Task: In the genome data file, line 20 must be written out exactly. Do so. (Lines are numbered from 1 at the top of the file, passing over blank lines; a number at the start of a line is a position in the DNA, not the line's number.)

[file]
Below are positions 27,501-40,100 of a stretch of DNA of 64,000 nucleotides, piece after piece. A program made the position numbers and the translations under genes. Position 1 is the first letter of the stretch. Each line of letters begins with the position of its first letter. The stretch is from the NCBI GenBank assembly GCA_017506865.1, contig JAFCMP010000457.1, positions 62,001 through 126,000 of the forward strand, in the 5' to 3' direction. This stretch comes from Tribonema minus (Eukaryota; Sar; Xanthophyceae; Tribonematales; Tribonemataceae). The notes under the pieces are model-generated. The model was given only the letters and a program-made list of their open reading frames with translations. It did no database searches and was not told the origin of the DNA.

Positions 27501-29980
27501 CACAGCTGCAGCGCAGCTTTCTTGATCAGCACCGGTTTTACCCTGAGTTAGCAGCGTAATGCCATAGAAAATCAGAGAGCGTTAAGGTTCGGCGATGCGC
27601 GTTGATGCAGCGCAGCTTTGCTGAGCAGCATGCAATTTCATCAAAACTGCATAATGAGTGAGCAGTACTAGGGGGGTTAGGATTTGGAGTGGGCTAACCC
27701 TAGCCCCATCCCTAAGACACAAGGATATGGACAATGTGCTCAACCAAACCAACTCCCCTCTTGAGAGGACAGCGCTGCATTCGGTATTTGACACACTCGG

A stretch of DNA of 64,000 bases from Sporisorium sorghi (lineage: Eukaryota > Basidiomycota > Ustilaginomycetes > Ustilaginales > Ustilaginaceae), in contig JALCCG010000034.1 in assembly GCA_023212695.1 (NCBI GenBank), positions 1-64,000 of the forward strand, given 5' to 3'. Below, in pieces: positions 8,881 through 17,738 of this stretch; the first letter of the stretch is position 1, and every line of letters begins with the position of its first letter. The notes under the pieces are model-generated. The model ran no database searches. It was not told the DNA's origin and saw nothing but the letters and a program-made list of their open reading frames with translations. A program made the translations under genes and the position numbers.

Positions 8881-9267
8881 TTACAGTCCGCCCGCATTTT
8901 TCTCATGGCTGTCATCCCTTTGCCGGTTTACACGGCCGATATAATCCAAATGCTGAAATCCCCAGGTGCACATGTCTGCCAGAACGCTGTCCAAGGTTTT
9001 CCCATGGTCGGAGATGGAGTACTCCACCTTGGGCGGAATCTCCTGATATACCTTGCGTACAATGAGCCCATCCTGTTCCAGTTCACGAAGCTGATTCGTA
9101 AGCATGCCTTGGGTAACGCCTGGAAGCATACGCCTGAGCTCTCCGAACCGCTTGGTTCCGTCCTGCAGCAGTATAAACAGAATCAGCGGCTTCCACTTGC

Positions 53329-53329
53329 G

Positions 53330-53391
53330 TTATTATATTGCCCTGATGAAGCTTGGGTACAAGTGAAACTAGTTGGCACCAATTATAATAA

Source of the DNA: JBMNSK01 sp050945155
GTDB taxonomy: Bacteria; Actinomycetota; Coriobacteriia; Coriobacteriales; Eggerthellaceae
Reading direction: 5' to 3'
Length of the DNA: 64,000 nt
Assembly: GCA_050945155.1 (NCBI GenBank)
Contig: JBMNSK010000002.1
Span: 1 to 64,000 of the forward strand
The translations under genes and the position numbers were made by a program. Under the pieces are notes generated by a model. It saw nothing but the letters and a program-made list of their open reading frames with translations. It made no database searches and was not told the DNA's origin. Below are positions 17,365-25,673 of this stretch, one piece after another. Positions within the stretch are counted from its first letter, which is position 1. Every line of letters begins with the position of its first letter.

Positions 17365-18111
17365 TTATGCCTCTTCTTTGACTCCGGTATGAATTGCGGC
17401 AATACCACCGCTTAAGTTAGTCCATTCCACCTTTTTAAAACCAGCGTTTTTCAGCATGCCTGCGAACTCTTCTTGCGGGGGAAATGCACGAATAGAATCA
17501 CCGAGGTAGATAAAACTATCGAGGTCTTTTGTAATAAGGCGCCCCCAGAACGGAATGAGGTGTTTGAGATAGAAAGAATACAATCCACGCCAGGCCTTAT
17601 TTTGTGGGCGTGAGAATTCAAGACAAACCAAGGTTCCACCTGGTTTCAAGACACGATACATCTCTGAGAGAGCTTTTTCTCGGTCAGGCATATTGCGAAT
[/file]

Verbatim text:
Assembly: GCA_050945155.1 (NCBI GenBank)